When I support organizations, schools and educators in making meaningful changes towards adopting an inquiry model as their own we tackle both the why and how of inquiry.  When I visit districts and schools, for the most part, the why has been cultivated by the leadership or grown from the classroom up.  The why exists already and although I absolutely love sharing my why behind inquiry, the bulk of our time together is spent on the how.

And this is where questions come into play.

The first barrier to adopting an inquiry model in the classroom is to begin learning with a question.  Whether it’s the teacher’s question or the student’s question, having this be the entry point is critical.  I always spend time working on question-creating skills and activities to help all inquiry stakeholders become powerful questioners.  We build questions connected to the curriculum that will guide lesson and unit design.  We build questions that will guide PLC direction and professional development plans.  We build questions that will guide district and school goals and growth plans that are connected to action research and organization programs.

This entry point allows for the rest of the how, and, for the most part, Dive into Inquiry, to be powerfully and successfully implemented.

Don’t overlook this simple yet critical change my friends.  You won’t regret it.




The creative mind is an amazing thing.  Unadulterated bravery.  Exceptional tenacity.  And limitless opportunity.  I love showing my students examples of this creative genius both at work and what it’s capable of constructing.  These artifacts inspire and help my students dreams crystallize.  Case in point, check out this marble machine that doubles as a musical instrument.  Yes.  Musical instrument.  And on top of that, listen to the track.  I bet you’d pay $1.99 on iTunes for that.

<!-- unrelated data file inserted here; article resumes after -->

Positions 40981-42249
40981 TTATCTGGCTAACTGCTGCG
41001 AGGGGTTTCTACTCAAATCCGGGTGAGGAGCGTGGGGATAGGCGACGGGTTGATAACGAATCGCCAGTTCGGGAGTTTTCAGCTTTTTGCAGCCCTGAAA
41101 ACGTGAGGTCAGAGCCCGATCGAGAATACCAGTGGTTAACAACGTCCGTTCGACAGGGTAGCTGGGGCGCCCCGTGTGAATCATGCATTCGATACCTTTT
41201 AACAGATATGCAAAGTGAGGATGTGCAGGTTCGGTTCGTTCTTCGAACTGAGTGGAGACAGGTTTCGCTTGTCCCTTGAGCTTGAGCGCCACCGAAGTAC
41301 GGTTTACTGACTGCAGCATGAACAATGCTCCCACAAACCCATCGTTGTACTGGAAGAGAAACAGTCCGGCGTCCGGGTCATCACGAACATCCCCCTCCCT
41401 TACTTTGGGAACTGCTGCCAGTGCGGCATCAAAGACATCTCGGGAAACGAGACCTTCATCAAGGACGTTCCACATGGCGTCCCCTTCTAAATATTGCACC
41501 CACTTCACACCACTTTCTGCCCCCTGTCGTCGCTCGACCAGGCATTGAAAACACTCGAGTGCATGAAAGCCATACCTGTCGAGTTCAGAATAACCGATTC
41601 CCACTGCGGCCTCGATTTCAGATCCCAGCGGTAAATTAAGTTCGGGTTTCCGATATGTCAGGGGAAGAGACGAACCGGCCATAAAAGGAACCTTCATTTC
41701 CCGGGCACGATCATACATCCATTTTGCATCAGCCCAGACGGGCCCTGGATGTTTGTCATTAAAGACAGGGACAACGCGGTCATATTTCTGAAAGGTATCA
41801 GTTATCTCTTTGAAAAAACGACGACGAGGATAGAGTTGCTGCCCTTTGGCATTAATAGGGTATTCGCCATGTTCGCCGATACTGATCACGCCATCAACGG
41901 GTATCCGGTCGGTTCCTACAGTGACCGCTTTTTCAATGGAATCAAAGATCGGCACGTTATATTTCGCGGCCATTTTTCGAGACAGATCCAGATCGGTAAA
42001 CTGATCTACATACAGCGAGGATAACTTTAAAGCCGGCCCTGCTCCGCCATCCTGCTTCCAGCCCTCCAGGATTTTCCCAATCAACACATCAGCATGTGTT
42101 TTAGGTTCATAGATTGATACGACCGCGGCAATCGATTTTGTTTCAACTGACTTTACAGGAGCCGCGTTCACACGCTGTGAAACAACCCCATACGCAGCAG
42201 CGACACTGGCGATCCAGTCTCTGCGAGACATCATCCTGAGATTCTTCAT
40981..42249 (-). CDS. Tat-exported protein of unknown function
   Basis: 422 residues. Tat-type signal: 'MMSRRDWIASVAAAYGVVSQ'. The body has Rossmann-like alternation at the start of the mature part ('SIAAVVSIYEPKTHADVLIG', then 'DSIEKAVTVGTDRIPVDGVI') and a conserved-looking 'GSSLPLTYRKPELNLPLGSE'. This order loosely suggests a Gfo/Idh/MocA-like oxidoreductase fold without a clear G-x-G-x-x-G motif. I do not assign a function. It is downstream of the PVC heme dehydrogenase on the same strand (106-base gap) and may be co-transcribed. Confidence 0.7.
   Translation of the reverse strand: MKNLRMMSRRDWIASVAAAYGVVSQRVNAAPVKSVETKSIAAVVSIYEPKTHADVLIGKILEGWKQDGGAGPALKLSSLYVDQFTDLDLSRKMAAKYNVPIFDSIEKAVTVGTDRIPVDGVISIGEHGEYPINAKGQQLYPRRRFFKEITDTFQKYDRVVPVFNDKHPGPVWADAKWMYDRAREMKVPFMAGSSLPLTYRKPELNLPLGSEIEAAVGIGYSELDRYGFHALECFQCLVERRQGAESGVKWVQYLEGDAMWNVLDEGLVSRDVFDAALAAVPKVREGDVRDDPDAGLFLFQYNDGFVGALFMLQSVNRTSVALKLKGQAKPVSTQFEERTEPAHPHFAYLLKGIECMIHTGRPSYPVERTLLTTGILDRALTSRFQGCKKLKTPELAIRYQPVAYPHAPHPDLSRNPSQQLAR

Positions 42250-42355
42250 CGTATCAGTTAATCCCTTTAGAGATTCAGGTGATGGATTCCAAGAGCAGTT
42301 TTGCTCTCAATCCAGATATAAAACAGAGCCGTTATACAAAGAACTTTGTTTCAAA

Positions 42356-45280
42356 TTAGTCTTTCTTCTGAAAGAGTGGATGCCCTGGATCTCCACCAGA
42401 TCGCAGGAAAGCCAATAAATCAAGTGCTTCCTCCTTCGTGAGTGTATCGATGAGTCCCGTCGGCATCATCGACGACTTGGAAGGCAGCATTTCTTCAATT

Make your Monday meaningful y’all.

Teach Ontario

I recently partnered up with Teach Ontario to share Dive into Inquiry with Ontario teachers through Teach Ontario’s online portal.

From their website, TeachOntario “is an award-winning online community to support sharing, collaboration and knowledge exchange amongst educators across Ontario.  TeachOntario was created by TVO, in partnership with the Ontario Teachers’ Federation (OTF), its Affiliates and the Ministry of Education (EDU), and in consultation with teachers from a variety of districts across the province.  A unique destination for teachers created “For Ontario’s Educators, By Ontario’s Educators,” TeachOntario’s purpose is to serve and celebrate Ontario educators for the broader benefit of Ontario’s students.

TeachOntario offers the unique opportunity to:

  • Support teacher professional learning
  • Foster teacher leadership
  • Facilitate the sharing of exemplary practices with others

Ontario educators with a Board of Education email address can register and log in to follow other educators, create blogs, discussions, documents, upload pictures, videos and files, and start groups based on subject matter, grade or interest.”

Sounds cool, eh?

Here is the online bookclub that provides support for educators in their reading of Dive into Inquiry.

And here is my webinar: